(This article belongs to the Special Issue New Technologies for the Recovery of Natural Products)
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Open AccessArticle Characterization of Anthocyanins in Perilla frutescens var. acuta Extract by Advanced UPLC-ESI-IT-TOF-MSn Method and Their Anticancer Bioactivity
Molecules 2015, 20(5), 9155-9169; doi:10.3390/molecules20059155
Received: 27 February 2015 / Accepted: 28 April 2015 / Published: 19 May 2015
Cited by 1 | PDF Full-text (1869 KB) | HTML Full-text | XML Full-text | Supplementary Files
Abstract
The anthocyanin extract from a domestic Perilla cultivar (Perilla frutescens var. acuta) were isolated and characterized with high mass accuracy and multi-dimensional fragmentation by means of ultra-performance liquid chromatography (UPLC) and electrospray ionization-ion trap-time of flight mass spectrometry analysis (ESI-IT-TOF-MS [...] Read more.
The anthocyanin extract from a domestic Perilla cultivar (Perilla frutescens var. acuta) were isolated and characterized with high mass accuracy and multi-dimensional fragmentation by means of ultra-performance liquid chromatography (UPLC) and electrospray ionization-ion trap-time of flight mass spectrometry analysis (ESI-IT-TOF-MSn). The new developed and applied LC-MS method focused on in-depth screening of anthocyanin compounds with similar structures which also provided a new approach of anthocyanin characterization without the use of external standards. Selective detection of interested anthocyanins was achieved utilizing extracted ion chromatogram (EIC) analysis, while MSn spectra were recorded to allow identification of the anthocyanin based on characteristic fragmentation patterns. Seven anthocyanins including one feruloyl (Cyanidin 3-O-feruloylglucoside-5-O-glucoside), two caffeoyl (Cyanidin 3-O-caffeoylglucoside-5-O-glucoside, Cyanidin 3-O-caffeoylglucoside-5-O-malonylglucoside) and four coumaroyl substituted anthocyanins (Cis-shisonin, Malonyl-cis-shisonin, Shisonin, and Malonyl-shisonin) were identified. Annexin-V FITC/PI flow cytometric assay was performed to analyze the influence of anthocyanin extract of P. frutescens var. acuta on cell apoptosis. The results suggested that Perilla anthocyanins can induce Hela cell apoptosis by a dose dependent manner. Full article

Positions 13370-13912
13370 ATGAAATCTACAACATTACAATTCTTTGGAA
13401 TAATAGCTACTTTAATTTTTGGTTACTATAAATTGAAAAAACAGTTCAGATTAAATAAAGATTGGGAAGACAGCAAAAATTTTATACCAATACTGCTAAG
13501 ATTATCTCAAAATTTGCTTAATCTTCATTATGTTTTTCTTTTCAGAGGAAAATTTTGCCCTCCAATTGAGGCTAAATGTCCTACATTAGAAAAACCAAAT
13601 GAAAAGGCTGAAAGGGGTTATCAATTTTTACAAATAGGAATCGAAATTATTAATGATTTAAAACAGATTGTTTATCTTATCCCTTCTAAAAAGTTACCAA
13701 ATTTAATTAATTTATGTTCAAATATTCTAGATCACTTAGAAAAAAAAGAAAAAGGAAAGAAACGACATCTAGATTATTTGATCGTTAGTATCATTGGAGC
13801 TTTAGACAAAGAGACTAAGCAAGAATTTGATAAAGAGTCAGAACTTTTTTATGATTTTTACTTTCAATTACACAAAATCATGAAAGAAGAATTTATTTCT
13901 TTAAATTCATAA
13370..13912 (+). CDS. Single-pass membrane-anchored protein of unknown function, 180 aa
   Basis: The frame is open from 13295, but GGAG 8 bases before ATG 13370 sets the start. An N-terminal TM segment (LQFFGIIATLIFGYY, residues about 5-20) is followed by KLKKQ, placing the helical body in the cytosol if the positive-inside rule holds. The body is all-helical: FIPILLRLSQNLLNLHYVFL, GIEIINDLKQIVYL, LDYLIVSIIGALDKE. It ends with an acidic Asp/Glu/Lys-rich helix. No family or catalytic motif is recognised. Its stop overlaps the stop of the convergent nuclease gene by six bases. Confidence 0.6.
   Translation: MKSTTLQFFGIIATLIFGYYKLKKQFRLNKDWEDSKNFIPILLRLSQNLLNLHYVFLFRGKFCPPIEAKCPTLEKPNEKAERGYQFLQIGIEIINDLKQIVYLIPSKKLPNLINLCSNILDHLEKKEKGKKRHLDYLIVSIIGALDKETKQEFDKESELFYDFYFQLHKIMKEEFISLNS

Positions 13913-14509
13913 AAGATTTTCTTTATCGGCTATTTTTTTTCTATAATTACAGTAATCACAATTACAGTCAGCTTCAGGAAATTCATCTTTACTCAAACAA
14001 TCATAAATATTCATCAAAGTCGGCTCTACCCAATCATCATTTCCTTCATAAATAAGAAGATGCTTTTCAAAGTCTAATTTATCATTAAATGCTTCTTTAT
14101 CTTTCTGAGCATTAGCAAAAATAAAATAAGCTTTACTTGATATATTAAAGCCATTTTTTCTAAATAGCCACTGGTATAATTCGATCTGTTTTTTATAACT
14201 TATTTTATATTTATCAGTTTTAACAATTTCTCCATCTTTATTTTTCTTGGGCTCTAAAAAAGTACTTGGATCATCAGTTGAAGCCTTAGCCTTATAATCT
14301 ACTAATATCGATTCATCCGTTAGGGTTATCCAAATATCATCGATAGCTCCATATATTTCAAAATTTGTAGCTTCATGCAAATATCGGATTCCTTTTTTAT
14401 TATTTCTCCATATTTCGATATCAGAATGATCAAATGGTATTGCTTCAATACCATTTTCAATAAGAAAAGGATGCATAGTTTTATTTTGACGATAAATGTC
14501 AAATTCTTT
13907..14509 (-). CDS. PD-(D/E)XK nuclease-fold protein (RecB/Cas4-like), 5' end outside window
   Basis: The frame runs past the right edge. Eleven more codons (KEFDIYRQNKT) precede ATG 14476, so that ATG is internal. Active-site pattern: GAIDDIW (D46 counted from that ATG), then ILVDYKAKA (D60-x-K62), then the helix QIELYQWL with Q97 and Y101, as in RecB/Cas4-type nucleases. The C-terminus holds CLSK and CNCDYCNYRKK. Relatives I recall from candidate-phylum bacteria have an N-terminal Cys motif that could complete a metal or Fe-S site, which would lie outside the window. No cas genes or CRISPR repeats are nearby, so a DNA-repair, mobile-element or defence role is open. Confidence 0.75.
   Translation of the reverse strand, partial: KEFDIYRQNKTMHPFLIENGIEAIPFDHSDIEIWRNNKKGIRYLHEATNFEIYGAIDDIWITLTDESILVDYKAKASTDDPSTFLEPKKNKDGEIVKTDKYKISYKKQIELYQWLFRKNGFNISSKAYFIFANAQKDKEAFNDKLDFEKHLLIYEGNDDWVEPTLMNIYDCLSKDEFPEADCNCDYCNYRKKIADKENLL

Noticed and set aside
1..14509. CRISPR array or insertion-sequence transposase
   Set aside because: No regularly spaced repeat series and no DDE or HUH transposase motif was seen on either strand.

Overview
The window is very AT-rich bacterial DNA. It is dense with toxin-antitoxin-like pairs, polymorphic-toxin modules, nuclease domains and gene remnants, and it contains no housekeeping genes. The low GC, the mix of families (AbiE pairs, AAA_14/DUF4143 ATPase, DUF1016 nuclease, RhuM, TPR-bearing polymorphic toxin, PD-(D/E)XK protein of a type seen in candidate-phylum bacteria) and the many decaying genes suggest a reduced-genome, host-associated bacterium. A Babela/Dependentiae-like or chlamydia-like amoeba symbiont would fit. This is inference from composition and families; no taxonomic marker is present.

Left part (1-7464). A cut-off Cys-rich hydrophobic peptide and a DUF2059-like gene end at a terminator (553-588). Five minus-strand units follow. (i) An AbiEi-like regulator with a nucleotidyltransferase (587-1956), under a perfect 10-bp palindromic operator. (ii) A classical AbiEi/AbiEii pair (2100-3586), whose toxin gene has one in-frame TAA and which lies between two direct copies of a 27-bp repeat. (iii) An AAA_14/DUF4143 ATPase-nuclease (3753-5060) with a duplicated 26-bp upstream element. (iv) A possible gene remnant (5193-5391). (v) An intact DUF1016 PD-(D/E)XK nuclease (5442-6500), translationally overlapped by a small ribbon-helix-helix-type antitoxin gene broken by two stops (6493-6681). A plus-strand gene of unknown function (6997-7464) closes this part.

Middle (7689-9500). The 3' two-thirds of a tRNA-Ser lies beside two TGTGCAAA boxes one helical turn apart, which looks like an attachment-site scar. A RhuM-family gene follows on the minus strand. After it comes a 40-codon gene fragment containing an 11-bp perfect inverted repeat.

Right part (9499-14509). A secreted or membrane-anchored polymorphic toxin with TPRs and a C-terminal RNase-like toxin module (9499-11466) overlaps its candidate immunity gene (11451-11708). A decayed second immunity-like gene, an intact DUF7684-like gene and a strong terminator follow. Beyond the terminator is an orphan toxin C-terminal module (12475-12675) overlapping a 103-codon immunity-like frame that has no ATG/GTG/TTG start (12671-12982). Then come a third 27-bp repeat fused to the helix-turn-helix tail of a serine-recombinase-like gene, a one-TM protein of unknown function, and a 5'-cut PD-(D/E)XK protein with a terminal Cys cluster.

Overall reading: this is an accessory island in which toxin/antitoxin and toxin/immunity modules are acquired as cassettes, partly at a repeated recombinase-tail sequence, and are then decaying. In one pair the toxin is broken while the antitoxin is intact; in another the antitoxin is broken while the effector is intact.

(This article belongs to the Special Issue New Technologies for the Recovery of Natural Products)